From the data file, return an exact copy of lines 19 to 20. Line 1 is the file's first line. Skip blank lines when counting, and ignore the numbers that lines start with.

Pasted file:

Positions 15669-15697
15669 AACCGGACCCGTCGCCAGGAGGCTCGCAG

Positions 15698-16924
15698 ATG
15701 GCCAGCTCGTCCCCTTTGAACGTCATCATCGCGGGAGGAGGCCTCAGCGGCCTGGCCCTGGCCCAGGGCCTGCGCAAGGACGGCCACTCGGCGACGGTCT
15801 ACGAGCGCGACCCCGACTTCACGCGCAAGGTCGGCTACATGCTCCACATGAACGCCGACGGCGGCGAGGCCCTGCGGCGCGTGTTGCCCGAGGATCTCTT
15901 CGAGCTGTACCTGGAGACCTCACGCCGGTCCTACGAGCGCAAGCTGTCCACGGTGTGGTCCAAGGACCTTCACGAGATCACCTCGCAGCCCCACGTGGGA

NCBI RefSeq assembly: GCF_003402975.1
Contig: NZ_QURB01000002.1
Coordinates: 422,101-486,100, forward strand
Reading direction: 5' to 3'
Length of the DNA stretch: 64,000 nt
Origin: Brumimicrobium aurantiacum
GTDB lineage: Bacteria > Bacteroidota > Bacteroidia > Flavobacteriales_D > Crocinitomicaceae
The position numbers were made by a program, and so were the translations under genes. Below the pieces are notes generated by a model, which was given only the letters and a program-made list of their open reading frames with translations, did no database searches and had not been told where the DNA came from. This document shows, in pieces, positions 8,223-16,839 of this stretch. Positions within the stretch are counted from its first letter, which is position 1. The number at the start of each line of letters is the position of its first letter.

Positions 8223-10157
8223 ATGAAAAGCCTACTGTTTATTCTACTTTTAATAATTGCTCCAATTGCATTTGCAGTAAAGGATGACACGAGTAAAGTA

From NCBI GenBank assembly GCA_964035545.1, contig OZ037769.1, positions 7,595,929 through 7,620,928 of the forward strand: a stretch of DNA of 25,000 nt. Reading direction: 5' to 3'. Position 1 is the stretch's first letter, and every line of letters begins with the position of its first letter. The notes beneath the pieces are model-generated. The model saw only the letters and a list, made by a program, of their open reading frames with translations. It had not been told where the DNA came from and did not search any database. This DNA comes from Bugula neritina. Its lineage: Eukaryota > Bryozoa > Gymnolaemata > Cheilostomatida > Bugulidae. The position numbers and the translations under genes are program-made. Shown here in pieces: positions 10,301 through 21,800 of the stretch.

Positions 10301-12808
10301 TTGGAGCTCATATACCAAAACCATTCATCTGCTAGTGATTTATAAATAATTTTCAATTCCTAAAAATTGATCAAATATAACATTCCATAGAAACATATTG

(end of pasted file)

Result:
Positions 10301-12808
10301 TTGGAGCTCATATACCAAAACCATTCATCTGCTAGTGATTTATAAATAATTTTCAATTCCTAAAAATTGATCAAATATAACATTCCATAGAAACATATTG